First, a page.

Initially, the method and system 10 analyzes the relative states of readiness of the aircraft based upon a modulated power law process, although the method and system may subsequently determine that the process that describes the probability of failure of an aircraft is actually a more specific form of the modulated power law process, such as a gamma renewal process, a homogenous Poisson process or a power law process, thereby permitting the measures of the relative states of readiness of the aircraft to be refined. As known to those skilled in the art, and as described by the Black article, the modulated power law process is a three-parameter stochastic point process model that can be used to describe the failure times of a repairable system. As also known to those skilled in the art, the three-parameters are kappa, theta and beta. As described hereinafter, maximum likelihood estimates are obtained for each of the three model parameters. Thereafter, confidence intervals and hypothesis tests are performed for the parameters in order to provide a degree of reliability for the estimated parameters.

In order to obtain the maximum likelihood estimates for the three-parameters, a joint probability density function is initially defined for the first n failure times t1>t2> . . . >tn of an aircraft in response to shocks or events, such as flights, as follows:

f(t1,t2,,tn)={i-1nu(ti)[U(ti)-U(ti-1)]k-1}×exp[-U(ti)][Γ(k)]n(1)

wherein u(t) is the intensity function of a nonhomogenous Poisson process that is defined as follows:

u(t)=βθ(tθ)β-1,t>0(2)

and wherein U(t) is the expected number of shocks before time t and is defined as


U(t)=∫0u(x)dx (3)

and further wherein according to a nonhomogenous Poisson process a failure occurs not at every shock but at every κth shock with κ being a positive value. For example, if kappa=4, then every fourth shock would cause a failure.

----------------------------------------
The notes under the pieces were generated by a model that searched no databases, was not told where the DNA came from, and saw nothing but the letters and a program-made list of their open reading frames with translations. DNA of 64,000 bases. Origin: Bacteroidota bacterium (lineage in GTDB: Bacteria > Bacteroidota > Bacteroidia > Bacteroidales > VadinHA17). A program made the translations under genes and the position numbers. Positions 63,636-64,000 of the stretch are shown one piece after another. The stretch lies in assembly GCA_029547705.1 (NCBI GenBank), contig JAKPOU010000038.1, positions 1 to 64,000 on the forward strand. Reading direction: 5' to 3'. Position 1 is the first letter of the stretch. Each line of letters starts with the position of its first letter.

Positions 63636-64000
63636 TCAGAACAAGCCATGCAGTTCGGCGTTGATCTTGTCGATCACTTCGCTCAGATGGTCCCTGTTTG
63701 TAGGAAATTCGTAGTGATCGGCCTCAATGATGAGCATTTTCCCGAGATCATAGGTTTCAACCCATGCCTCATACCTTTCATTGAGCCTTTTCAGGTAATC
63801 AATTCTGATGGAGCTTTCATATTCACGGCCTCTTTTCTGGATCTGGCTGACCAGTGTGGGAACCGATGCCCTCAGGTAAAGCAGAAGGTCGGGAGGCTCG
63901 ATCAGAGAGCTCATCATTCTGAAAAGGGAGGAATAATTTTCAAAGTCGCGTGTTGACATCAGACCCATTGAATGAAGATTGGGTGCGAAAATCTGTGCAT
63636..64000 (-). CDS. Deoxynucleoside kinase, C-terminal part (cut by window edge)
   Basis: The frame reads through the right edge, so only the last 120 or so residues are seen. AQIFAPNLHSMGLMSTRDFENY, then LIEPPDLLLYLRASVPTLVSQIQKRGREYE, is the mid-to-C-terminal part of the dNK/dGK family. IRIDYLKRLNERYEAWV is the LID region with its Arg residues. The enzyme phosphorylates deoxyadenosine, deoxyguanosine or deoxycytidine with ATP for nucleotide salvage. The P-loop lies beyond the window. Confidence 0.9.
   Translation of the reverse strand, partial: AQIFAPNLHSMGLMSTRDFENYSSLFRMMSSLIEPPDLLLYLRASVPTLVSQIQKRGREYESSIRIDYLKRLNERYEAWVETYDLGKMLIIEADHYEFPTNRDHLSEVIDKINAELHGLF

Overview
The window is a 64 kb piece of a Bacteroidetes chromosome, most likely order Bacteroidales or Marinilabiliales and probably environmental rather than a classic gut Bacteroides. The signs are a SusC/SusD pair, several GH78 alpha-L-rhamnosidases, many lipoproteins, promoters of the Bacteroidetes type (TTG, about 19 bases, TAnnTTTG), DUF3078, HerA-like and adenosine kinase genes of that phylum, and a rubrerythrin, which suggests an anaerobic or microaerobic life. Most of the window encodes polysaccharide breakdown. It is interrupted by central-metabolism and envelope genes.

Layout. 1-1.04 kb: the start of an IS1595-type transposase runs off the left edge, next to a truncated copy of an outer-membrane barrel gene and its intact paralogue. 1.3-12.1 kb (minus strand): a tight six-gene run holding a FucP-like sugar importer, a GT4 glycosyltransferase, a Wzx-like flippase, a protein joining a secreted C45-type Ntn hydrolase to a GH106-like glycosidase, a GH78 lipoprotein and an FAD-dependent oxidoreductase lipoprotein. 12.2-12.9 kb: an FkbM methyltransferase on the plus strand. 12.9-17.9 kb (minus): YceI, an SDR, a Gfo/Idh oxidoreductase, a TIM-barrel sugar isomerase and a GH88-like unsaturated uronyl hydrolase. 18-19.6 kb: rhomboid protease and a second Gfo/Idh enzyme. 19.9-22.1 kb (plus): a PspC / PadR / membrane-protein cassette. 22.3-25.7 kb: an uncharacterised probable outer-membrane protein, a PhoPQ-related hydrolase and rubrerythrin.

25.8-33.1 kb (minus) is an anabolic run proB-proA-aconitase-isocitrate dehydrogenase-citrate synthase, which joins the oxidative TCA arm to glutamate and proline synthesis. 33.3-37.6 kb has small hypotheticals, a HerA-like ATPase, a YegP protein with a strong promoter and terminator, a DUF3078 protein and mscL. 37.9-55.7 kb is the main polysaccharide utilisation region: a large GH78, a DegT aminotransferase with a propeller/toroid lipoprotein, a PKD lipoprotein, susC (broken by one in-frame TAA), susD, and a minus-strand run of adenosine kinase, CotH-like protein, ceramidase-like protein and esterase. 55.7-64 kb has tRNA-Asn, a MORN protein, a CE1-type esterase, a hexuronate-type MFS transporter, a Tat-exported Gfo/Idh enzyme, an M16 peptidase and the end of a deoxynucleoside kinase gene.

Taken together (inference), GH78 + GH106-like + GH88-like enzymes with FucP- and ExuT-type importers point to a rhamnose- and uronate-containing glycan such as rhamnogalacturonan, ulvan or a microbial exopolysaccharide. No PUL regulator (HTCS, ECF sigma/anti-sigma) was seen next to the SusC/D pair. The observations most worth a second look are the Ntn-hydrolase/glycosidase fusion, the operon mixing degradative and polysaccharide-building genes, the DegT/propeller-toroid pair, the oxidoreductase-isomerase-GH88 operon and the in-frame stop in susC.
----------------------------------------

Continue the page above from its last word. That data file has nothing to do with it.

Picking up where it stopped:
Kappa is a measure of the improvement effected by a repair such that for larger values of kappa, the improvement provided by the repair will be more significant. Conversely, beta is a measure of the improvement or deterioration of a system over the course of the life of the system. In addition, theta is a scaling parameter that is typically utilized to change units, such as from a week to a month.

For the nonhomogenous Poisson processes having the power law process intensity set forth by equation (2), the log likelihood function of the joint probability density function of equation (1) can be presented as follows:

(θ,β,κt1,t2,,tn=nL(θ,β,κ)=-(tnθ)β+nnβ-nnΓ(κ)-nβκnθ+(β-1)i=1nnt1+(κ-1)i=1nn(tiβ-ti-1β)(4)

In order to determine the maximum likelihood estimates of the three parameters, beta, theta and kappa, the partial derivatives of the function l set forth by equation (4) are taken and set equal to zero as follows:

θ=0=βθ(tnθ)β-nβκθ(5)β=0=-(tnθ)βntnθ+nβ-nκnθ+i=1nnt+(κ-1)i=1ntiβnti-ti-1βnti-1tib-tiβ-1(6)κ=0=nψ(κ)-nβnθ+i=1nn(tiβ-ti-1φ).(7)

By solving for beta, theta and kappa, the maximum likelihood estimate for each parameter is obtained. Various methods can be utilized to solve for these parameters including the Newton-Raphson method and the Nelder-Mead simplex algorithm. In one advantageous embodiment, however, a combination of the Nelder-Mead simplex algorithm and the Newton-Raphson method provides an efficient and reliable algorithm for determining the maximum likelihood estimates of the three parameters. In this regard, several iterations of the Nelder-Mead algorithm are performed, such as about 50 iterations, with the last point of this iterative scheme being utilized as the initial point of the Newton-Raphson method. Other details regarding this solution technique are provided by the Black article.

Based upon the maximum likelihood estimates for the three parameters, the relative states of readiness of the aircraft can be approximated. In this regard, kappa is a measure of the improvement effected by a repair, while beta is a measure of the improvement or deterioration of a system over the course of its life.

Since the maximum likelihood estimates of the three parameters are estimates, the method and system 10 of the present invention may also determine confidence intervals and/or hypothesis tests for the parameters in order to develop greater confidence that the maximum likelihood estimates are accurate. The confidence intervals are typically derived using asymptotic approaches. The asymptotic distribution of the estimate for each of the three parameters has a multivariate normal distribution with a mean μ defined as μ=[θ, β, κ,] and a variance defined by a co-variance matrix [J(θ, β, κ)]−1. In this regard, the J matrix is comprised of second partial derivatives of the log likelihood function set forth in equation (4) and is represented as follows:

J(θ,β,κ)=[2θ22θβ2θκ2θβ2β22βκ2θκ2βκ2κ2](8)

Based upon the covariance matrix, the confidence intervals for each of the parameters are defined as follows:

θ^±zα/2(1,1)entryin[J(θ^,β^,κ^)]-1(9)β^±zα/2(2,2)entryin[J(θ^,β^,κ^)]-1(10)κ^±zα/2(3,3)entryin[J(θ^,β^,κ^)]-1(11)